None of the "Big 3" can be all things for all people. You can only do your best and pray that what you do will meet our needs. And, as we become more accustomed to the changes, there will be more available in the future.

When the changes first took effect, we had Ray Repp and Sebastian Temple. It took years for us to develop a Mass of Creation or a bilingual Misa Luna. As our understanding grows, as our level of comfort grows, our music grows.

So again, thanks for everything. I know that I speak for many who appreciate the time and effort that you - and everyone else there - take to prepare these products. And we appreciate the time you take to listen to our comments and to be present for us "in the field."

Linda Reid said...

Gerry, it was so nice to meet you at NPM, as I have enjoyed reading your blog! Ihope you back is better!
Whoever posted that quote you used was right on, IMHO. We are all in this unique situation together and there is no need for rancor!
peace, Linda

jdonliturgy said...

I agree with the person who made those charitable comments - the changes in the Ordinary have been mandated by Rome, not the music publishers. Profit is not the primary motivator here. Rome would say fidelity to the Missal is.

Like we do with other publishers of church-related resources, parishes and dioceses depend on the expertise of composers and music publishers to provide the resources. Whether the change is liturgical or catechetical, we cannot each "invent the wheel" locally, so certainly, national experts are the prime movers in any such transition. It is simply unfair to diss these people. As a diocesan leader, I have that found every Catholic publisher I have worked with is mission-and-service-oriented first, profit-oriented second.

Chironomo said...

As one who frequently criticizes that "Liturgical-Industrial Complex" you speak of, I can at least say that I am taking a "wait and see" approach with the major publishers of liturgical music before making any judgments about their approach to the new translations and settings thereof. However, if it looks like a duck and walks like a duck and quacks like a duck, it's a duck by any other name....

Many of us would feel more comfortable if there was a serious and professed commitment to the Church's vision of liturgical music by Catholic publishers, and in the absence of such a commitment there is going to be some uneasiness among those who are working to see that vision finally realized.

Nobody doubts the commitment of publishers and their employees... however the question is "commitment to what?".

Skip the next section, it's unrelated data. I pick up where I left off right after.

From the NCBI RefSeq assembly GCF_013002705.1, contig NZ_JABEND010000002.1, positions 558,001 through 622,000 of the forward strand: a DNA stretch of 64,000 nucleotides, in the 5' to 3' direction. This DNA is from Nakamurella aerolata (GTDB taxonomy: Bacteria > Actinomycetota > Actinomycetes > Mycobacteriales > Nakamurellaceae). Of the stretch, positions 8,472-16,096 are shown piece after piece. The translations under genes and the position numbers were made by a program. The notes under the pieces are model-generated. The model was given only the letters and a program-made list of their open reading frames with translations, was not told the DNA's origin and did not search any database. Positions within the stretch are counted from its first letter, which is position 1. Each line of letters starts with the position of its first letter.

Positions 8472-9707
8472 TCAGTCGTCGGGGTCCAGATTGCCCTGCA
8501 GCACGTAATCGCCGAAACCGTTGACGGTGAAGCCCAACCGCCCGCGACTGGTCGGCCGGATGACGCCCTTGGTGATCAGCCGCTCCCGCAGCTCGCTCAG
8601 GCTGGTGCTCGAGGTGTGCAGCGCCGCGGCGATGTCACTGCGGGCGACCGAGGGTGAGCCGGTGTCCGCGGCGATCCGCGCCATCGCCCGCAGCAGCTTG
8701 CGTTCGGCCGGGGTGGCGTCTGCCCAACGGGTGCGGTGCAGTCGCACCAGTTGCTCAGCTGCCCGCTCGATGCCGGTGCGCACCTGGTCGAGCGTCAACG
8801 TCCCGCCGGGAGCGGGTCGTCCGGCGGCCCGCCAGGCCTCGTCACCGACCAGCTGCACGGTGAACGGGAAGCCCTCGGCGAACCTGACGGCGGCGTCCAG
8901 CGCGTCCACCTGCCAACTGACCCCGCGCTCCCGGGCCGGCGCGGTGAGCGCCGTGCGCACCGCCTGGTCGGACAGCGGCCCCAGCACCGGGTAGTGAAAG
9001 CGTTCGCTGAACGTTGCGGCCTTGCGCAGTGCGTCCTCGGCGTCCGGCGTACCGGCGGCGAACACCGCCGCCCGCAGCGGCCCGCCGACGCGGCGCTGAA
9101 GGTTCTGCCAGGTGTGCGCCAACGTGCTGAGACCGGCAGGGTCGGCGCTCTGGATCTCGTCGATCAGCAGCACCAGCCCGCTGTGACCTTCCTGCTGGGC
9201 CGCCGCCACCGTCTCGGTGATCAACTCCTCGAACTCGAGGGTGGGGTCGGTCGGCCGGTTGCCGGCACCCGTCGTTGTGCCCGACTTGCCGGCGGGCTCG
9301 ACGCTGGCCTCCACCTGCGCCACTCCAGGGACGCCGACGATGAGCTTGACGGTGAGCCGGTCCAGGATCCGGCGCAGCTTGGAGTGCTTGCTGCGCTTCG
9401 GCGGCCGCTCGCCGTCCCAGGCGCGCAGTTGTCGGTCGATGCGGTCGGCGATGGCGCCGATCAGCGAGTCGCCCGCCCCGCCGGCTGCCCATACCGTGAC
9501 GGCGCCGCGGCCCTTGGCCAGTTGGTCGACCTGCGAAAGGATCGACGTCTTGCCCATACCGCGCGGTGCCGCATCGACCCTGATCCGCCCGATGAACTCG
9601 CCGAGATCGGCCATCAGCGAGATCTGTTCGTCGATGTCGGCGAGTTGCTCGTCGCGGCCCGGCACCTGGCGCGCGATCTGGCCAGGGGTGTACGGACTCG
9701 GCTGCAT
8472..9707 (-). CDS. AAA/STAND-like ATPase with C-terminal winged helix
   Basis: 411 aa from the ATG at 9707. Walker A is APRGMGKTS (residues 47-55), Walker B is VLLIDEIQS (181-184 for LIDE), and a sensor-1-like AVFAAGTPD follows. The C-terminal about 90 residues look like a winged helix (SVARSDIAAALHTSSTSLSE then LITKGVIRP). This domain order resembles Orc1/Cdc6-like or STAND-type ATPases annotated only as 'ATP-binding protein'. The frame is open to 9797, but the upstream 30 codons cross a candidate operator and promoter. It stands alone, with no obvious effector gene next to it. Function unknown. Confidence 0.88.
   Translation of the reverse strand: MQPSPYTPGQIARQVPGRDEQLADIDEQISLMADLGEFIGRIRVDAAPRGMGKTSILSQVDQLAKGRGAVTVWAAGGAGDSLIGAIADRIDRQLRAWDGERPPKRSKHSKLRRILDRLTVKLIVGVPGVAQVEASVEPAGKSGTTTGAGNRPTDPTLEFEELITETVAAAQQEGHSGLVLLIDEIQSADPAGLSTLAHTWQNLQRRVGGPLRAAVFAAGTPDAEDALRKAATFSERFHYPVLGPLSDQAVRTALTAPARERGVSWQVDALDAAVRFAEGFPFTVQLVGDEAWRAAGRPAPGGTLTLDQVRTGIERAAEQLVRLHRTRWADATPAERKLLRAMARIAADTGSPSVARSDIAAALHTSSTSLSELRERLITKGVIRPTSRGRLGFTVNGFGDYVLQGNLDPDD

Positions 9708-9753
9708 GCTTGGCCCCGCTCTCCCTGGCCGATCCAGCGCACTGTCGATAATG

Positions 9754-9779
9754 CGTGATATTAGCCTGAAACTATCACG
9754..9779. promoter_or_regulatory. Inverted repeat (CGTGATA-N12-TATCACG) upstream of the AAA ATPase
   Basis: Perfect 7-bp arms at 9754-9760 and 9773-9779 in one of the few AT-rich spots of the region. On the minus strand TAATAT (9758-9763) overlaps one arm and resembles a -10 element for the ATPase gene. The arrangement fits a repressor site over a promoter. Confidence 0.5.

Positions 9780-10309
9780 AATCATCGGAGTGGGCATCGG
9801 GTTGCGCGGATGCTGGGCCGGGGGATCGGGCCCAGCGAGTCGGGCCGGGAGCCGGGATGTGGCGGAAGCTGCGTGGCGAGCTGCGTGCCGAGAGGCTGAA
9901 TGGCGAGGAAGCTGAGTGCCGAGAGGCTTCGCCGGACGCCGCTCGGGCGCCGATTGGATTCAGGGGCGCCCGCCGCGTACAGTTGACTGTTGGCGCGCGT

Commitment to God? Of that I have no doubt.

Commitment to meeting the diverse needs of Worshipping Communities? What if those "needs" contradict the Church's liturgical practice? Is commitment to that a good thing then?

Commitment to the Church's statements and teachings on liturgical music? That's where I start seeing real commitment waver. At that point it's more like "Yes...but..." and then the interpreting starts.

I hope that the introduction of the new translations will be an opportunity to begin again... to look back at the types of styles that have no place in liturgy and discard them in favor of those which are GIVEN a place in the liturgy by the church herself (it is her liturgy, after all...not ours). If that fails to happen, then Catholic publishers will have missed the opportunity to begin teaching the faith, and will continue to just hold their finger up in the wind and develop the next new and better product to satisy the whim of popular sentiment.

Gregg said...

Hang in there Jerry. All of us in the Church owe alot to WLP, OCP and GIA for providing awesome resources for congregations of every type. Not every church can use every product, but it's great to have choices. I'm always amazed at some of the nasty comments I see online and hear at NPM. Let us remember the reason we gather each Sunday.

Jerry Galipeau, D. Min. said...

Hello Folks, especially my friend Chironomo, I would like to further this conversation, perhaps after the weekend. My experience at Notre Dame was terrific, but I need a weekend off for some self-restoration. Have a great weekend.

Jeffrey Tucker said...

30 employees? That's alot.

IanW said...

I'm looking forward to the promised "further conversation", particulary as it relates to the Church's tradition on liturgical music, and the key documents that refer to it; and to the Bishops' relationship with commercial copyright practise.